Researchers have been working on this technology since the 70s, and it’s getting more precise.
Image: MIT CSAIL
Anyone who has ever been intrigued by ads for x-ray specs in the back of a comic book will appreciate the latest work out of MIT, which advances technology to “see” through walls.
Using WiFi, a team at Computer Science and Artificial Intelligence Laboratory (CSAIL) is now able to “see” a person on the other side of a wall and precisely track their movements, even if it’s something as subtle as giving a high five, according to new research to be presented at the Conference on Computer Vision and Pattern Recognition next week.
“People have been trying to detect people through walls since the 70s,” said Dina Katabi, a professor at CSAIL and the lead researcher on the project. “Around 2013, we showed that we can track people accurately. What’s new here is that, for the first time, we can create a dynamic skeleton of the person, their posture, and how they’re moving.”
Katabi told me that previous versions of the technology developed by her team were table to give you the position of the person and kind of their vague, blob-like outline, but not precise movements. Now, they say they’ve been able to train a neural network to interpret the way radio WiFi signals bounce off a person’s body and translate it into the movement of 14 different key points on the body, including the head, elbows, and knees.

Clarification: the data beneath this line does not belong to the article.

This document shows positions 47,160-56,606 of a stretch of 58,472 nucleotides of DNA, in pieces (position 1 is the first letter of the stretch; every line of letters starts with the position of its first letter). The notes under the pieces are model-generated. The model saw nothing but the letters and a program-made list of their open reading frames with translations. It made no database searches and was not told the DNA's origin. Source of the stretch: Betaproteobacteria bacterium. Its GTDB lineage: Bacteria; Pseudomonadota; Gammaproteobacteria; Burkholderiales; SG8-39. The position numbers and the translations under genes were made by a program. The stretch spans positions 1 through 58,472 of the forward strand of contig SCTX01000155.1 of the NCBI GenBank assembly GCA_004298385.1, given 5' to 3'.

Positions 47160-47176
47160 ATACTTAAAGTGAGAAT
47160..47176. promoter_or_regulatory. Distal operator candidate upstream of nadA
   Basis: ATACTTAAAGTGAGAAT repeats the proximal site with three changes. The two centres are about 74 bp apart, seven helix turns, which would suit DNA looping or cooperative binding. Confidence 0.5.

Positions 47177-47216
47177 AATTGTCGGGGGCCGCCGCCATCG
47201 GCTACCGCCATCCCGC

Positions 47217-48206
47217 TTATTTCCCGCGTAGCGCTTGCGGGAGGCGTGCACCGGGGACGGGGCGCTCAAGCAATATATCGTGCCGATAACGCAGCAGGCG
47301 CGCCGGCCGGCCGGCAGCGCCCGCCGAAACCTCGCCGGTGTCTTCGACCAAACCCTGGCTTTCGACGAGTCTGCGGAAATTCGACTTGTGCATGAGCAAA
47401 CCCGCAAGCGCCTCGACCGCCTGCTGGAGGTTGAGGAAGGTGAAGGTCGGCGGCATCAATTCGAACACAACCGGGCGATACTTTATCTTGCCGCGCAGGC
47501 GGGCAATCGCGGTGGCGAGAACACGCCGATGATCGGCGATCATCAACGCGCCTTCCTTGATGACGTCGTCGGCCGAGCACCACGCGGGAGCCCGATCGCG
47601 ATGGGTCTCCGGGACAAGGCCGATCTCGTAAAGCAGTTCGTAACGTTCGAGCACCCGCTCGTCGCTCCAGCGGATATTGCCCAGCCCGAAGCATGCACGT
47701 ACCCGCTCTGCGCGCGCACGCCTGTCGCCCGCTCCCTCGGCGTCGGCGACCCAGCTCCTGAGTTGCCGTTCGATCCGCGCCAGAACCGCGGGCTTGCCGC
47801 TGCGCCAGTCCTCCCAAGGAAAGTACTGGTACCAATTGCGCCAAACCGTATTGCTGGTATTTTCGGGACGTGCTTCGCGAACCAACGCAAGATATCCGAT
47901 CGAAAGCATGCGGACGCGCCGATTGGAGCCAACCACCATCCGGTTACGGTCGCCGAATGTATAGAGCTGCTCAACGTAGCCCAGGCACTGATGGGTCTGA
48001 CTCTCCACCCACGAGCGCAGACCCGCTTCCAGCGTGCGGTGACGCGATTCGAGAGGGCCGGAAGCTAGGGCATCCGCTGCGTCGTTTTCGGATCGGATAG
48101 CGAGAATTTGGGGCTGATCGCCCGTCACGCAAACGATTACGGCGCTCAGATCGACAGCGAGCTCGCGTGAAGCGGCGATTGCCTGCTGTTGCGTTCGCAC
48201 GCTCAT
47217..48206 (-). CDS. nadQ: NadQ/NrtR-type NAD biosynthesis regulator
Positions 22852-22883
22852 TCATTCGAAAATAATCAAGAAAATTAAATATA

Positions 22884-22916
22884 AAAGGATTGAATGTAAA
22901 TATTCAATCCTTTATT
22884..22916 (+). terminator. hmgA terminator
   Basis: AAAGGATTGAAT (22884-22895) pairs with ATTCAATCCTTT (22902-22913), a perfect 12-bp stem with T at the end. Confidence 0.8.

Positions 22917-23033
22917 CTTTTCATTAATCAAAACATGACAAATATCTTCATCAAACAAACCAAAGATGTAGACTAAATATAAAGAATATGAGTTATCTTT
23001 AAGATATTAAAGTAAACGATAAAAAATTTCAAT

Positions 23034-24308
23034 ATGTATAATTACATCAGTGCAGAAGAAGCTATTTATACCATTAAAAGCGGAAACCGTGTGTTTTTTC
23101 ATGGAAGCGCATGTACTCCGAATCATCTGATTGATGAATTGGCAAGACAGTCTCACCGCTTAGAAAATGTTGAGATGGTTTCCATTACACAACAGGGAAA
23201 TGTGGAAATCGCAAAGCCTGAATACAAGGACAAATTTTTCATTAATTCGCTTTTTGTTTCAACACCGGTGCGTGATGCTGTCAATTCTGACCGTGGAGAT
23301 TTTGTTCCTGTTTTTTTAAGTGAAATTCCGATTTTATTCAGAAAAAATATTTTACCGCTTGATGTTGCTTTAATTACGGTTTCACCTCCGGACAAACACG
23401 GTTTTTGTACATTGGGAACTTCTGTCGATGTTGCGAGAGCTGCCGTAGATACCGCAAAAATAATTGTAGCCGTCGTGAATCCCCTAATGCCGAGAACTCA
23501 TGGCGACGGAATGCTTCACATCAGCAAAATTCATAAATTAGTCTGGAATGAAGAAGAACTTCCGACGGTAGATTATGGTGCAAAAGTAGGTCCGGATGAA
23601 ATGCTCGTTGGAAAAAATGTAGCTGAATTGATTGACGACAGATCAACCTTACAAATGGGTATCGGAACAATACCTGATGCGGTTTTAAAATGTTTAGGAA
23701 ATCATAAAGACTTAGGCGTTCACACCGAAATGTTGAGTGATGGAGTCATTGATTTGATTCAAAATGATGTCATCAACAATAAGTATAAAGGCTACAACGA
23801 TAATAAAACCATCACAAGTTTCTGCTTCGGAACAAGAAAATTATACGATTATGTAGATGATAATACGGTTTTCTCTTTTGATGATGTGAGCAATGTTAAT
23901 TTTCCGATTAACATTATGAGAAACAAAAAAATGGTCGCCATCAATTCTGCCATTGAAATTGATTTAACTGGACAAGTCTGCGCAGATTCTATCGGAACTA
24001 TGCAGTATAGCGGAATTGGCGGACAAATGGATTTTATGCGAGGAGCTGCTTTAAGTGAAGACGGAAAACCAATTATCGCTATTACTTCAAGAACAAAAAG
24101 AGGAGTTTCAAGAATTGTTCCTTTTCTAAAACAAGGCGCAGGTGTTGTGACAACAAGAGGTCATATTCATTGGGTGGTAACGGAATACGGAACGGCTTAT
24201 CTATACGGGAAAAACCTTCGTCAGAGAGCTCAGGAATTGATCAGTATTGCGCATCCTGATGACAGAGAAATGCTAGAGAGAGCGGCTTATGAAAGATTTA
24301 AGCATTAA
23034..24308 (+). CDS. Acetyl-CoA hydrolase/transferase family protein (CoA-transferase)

A data set to train the AI didn’t already exist, so the team had to make one by manually creating stick figures of human movements based on images they captured through both the wireless device and a camera. By showing the figures to the neural network along with the WiFi signals, the network was able to learn which radio signals were made by each movement.
“Let’s say the police want to use such a device to see behind a wall,” Katabi explained. “It’s very important to know if somebody is standing in a position that indicates they are holding a weapon, for example. All of that you can’t do with just a blob.”
Along with law enforcement applications, Katabi said the technology could be used for interactive gaming. But the team’s main focus is on healthcare applications, particularly for neurodegenerative diseases like Parkinson’s, Alzheimer’s, and Multiple Sclerosis. They’ve been working with experts in the treatment of each of those diseases, where being able to monitor a patient’s daily movements and gait with precision would provide doctors a wealth of information they can’t get from a half hour check up.
Of course, once you start introducing something that would make it really easy for the government to spy on us through walls, people naturally start to worry that the government might use it to spy on us through walls. Katabi said privacy is something they’re deeply aware of when developing new technology like this.
“Particularly in the current climate, this is an important question,” Katabi said. “We have developed mechanisms to block the use of the technology, and it anonymizes and encrypts the data. And then there is a role of policy that protects the user and doesn’t stifle innovation.”
Privacy is always going to be a concern with new technology, especially something that can see through walls, but it also comes with many possible benefits.
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